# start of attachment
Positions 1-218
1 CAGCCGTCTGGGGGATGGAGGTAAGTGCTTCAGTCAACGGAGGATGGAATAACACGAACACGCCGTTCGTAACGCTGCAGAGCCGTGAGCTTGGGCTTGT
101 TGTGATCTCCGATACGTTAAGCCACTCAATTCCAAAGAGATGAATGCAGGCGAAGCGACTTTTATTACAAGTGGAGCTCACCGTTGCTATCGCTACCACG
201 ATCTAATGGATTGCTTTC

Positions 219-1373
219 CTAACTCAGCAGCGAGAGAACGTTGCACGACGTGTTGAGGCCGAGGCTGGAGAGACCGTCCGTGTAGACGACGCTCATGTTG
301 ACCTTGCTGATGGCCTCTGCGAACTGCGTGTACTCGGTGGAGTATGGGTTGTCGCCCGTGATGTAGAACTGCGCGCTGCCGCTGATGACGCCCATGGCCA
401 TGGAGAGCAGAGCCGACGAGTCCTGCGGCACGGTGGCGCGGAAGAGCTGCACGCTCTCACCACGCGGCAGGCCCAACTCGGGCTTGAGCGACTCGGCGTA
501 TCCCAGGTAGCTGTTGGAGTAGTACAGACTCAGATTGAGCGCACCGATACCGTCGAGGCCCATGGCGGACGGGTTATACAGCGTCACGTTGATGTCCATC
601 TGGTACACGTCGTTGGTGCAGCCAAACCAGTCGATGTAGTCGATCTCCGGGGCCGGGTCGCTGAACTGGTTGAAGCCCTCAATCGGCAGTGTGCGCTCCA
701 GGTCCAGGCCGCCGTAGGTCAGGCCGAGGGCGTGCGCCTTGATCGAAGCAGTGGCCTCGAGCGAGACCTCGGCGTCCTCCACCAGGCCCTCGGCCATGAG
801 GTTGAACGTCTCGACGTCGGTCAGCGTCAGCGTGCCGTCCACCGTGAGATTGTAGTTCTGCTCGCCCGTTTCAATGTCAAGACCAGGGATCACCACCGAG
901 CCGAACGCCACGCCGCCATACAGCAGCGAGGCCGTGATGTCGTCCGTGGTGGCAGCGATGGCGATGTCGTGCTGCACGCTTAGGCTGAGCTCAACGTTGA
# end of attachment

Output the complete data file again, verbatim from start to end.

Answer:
Positions 1-218
1 CAGCCGTCTGGGGGATGGAGGTAAGTGCTTCAGTCAACGGAGGATGGAATAACACGAACACGCCGTTCGTAACGCTGCAGAGCCGTGAGCTTGGGCTTGT
101 TGTGATCTCCGATACGTTAAGCCACTCAATTCCAAAGAGATGAATGCAGGCGAAGCGACTTTTATTACAAGTGGAGCTCACCGTTGCTATCGCTACCACG
201 ATCTAATGGATTGCTTTC

Positions 219-1373
219 CTAACTCAGCAGCGAGAGAACGTTGCACGACGTGTTGAGGCCGAGGCTGGAGAGACCGTCCGTGTAGACGACGCTCATGTTG
301 ACCTTGCTGATGGCCTCTGCGAACTGCGTGTACTCGGTGGAGTATGGGTTGTCGCCCGTGATGTAGAACTGCGCGCTGCCGCTGATGACGCCCATGGCCA
401 TGGAGAGCAGAGCCGACGAGTCCTGCGGCACGGTGGCGCGGAAGAGCTGCACGCTCTCACCACGCGGCAGGCCCAACTCGGGCTTGAGCGACTCGGCGTA
501 TCCCAGGTAGCTGTTGGAGTAGTACAGACTCAGATTGAGCGCACCGATACCGTCGAGGCCCATGGCGGACGGGTTATACAGCGTCACGTTGATGTCCATC
601 TGGTACACGTCGTTGGTGCAGCCAAACCAGTCGATGTAGTCGATCTCCGGGGCCGGGTCGCTGAACTGGTTGAAGCCCTCAATCGGCAGTGTGCGCTCCA
701 GGTCCAGGCCGCCGTAGGTCAGGCCGAGGGCGTGCGCCTTGATCGAAGCAGTGGCCTCGAGCGAGACCTCGGCGTCCTCCACCAGGCCCTCGGCCATGAG
801 GTTGAACGTCTCGACGTCGGTCAGCGTCAGCGTGCCGTCCACCGTGAGATTGTAGTTCTGCTCGCCCGTTTCAATGTCAAGACCAGGGATCACCACCGAG
901 CCGAACGCCACGCCGCCATACAGCAGCGAGGCCGTGATGTCGTCCGTGGTGGCAGCGATGGCGATGTCGTGCTGCACGCTTAGGCTGAGCTCAACGTTGA